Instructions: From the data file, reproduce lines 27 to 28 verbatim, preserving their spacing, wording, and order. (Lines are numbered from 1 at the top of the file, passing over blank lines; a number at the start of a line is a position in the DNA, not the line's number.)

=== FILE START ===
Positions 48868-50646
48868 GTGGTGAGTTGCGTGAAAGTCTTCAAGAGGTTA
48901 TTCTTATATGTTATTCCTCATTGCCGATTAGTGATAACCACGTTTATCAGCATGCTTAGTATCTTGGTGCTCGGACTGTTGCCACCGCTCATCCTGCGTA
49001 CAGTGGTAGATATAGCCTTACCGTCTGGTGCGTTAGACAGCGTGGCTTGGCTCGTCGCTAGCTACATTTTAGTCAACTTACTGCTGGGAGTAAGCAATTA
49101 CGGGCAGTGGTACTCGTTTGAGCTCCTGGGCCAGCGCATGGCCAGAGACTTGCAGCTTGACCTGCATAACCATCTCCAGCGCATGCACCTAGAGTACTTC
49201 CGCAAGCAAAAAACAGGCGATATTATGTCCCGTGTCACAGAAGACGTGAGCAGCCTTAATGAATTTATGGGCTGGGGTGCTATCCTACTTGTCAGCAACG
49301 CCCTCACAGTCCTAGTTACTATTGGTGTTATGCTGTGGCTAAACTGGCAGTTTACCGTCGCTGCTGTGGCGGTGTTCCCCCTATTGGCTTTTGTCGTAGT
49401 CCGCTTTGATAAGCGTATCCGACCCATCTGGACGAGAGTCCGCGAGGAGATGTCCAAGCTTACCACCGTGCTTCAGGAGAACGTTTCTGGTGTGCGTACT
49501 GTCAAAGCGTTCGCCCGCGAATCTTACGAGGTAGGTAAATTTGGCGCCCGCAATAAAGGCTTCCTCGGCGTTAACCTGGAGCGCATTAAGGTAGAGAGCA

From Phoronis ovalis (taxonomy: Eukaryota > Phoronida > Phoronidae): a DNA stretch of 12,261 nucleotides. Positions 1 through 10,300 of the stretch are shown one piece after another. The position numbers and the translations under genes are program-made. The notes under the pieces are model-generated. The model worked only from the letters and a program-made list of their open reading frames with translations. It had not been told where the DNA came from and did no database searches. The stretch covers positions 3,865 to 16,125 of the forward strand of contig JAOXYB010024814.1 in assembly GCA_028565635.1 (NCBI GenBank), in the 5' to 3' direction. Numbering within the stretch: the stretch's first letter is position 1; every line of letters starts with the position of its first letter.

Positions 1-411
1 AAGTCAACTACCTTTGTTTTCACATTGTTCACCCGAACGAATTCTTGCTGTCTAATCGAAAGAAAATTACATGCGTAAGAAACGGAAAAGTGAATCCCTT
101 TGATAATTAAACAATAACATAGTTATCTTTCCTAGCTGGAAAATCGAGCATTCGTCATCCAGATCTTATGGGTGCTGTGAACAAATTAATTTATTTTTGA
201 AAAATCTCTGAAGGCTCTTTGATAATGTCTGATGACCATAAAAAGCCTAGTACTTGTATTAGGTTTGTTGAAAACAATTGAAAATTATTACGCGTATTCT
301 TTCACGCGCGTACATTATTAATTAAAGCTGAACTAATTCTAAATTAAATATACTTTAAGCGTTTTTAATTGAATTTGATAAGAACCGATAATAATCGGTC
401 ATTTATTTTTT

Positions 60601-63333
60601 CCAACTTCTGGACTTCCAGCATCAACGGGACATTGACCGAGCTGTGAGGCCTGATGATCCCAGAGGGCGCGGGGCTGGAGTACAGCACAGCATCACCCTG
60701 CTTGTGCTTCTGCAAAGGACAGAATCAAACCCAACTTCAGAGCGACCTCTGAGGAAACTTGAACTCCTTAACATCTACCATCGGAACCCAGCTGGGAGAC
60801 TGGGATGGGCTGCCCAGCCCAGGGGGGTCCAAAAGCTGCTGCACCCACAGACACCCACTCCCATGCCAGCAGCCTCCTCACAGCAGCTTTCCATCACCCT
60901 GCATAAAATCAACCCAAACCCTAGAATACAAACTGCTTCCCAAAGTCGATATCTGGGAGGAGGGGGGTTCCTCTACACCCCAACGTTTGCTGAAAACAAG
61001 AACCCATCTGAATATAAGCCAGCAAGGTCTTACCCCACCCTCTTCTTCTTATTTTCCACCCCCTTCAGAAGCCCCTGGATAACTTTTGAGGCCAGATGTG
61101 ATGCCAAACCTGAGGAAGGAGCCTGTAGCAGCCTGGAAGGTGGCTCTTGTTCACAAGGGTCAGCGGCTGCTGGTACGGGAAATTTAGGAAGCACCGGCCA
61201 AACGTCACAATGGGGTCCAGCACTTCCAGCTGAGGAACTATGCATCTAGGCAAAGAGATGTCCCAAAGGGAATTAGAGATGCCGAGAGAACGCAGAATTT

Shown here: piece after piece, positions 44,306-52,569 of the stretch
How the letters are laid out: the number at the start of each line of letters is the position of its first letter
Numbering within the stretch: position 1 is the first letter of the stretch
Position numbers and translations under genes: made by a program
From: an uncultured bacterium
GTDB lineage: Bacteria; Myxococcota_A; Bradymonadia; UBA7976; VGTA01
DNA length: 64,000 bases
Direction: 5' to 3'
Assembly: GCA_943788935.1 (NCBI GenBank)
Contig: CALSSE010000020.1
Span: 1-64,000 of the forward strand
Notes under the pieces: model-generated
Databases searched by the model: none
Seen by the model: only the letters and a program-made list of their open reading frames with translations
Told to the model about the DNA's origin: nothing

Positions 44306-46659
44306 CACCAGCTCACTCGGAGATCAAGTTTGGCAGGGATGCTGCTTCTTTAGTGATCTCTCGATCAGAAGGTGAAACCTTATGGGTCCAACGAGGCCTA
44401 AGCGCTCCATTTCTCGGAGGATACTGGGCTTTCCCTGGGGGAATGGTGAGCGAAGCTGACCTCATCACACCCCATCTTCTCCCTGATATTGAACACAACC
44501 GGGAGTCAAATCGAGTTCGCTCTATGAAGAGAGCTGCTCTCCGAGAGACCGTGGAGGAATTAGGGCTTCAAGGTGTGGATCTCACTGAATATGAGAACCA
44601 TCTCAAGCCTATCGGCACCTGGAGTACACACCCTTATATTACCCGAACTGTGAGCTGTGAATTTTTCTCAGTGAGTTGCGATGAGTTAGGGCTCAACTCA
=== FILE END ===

Numbering within the stretch: position 1 is the first letter of the stretch
Position numbers and translations under genes: made by a program